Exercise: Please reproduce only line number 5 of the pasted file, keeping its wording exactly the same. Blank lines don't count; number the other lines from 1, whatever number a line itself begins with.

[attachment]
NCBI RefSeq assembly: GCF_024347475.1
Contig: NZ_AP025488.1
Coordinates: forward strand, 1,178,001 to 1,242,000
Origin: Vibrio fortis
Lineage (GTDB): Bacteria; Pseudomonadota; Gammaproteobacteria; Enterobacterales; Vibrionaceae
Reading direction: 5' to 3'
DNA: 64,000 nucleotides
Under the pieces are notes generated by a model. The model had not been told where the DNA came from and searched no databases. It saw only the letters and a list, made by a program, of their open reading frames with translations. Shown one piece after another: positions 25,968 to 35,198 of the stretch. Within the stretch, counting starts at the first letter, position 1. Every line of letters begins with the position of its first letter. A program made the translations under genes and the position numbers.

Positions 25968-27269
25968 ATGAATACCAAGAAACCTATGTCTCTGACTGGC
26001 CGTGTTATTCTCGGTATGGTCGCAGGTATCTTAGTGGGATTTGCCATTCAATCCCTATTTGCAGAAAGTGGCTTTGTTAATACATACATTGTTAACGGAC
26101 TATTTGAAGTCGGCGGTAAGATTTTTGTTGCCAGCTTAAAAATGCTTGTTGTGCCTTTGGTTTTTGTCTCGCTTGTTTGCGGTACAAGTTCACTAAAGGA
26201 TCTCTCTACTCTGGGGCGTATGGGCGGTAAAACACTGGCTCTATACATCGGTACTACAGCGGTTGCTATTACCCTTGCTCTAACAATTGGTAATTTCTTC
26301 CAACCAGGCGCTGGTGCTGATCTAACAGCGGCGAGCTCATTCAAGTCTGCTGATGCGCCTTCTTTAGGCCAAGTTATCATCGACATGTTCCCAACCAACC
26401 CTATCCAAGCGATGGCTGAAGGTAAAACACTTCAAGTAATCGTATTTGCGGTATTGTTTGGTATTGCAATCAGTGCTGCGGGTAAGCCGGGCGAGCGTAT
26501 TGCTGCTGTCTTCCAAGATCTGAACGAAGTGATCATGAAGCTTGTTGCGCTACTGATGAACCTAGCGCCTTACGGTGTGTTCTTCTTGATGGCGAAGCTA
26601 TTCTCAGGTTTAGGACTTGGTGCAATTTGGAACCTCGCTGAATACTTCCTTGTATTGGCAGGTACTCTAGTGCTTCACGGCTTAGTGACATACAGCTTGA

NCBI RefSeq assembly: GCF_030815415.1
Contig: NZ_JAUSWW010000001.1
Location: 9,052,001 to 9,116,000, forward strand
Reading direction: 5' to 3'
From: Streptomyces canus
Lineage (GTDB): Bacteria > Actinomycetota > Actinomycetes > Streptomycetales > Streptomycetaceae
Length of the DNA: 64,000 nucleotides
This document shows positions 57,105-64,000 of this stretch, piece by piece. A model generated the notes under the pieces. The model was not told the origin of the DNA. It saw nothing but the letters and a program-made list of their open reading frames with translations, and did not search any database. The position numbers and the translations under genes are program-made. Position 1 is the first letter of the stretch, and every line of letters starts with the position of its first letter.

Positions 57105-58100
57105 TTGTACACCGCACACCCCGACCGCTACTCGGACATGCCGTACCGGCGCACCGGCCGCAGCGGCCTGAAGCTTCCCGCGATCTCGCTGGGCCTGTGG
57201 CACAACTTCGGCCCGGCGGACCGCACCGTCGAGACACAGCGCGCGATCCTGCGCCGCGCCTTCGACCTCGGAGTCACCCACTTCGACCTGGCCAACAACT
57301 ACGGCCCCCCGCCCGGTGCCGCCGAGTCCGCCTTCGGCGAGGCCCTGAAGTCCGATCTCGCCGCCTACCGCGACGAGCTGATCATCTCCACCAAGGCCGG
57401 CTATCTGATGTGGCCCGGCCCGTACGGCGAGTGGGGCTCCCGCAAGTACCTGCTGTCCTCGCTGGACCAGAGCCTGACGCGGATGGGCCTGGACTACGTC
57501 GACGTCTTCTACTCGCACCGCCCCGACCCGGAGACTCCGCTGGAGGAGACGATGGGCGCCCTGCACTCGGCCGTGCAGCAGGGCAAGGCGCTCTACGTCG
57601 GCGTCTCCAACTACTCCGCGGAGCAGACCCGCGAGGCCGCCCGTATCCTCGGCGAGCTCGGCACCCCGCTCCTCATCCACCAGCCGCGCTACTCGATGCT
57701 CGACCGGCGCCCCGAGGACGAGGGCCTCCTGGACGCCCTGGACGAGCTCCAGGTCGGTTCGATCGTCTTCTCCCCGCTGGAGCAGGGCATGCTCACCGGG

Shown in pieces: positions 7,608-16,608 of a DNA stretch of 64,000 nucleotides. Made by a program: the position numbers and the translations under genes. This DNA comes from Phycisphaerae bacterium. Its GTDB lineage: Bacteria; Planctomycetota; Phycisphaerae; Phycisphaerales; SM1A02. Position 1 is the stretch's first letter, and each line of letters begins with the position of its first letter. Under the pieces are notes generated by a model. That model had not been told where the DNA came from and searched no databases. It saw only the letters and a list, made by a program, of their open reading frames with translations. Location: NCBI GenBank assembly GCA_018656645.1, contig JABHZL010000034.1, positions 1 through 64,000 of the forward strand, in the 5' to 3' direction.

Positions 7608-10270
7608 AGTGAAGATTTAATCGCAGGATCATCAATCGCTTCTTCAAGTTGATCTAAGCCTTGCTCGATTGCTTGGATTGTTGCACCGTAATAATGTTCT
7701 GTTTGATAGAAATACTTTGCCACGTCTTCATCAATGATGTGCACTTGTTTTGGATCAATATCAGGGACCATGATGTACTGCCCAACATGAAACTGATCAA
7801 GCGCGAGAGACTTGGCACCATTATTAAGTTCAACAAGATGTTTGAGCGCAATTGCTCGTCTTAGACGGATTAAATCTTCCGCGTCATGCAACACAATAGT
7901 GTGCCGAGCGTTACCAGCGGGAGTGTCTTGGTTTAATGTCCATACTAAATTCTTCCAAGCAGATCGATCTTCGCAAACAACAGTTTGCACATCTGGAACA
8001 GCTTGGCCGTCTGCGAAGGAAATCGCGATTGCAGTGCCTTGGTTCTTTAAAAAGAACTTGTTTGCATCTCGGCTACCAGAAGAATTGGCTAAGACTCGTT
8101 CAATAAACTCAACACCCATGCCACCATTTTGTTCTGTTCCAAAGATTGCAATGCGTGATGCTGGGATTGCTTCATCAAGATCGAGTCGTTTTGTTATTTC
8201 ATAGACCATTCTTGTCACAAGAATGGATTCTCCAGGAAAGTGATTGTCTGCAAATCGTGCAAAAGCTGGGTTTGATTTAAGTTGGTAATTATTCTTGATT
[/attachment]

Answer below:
Lineage (GTDB): Bacteria; Pseudomonadota; Gammaproteobacteria; Enterobacterales; Vibrionaceae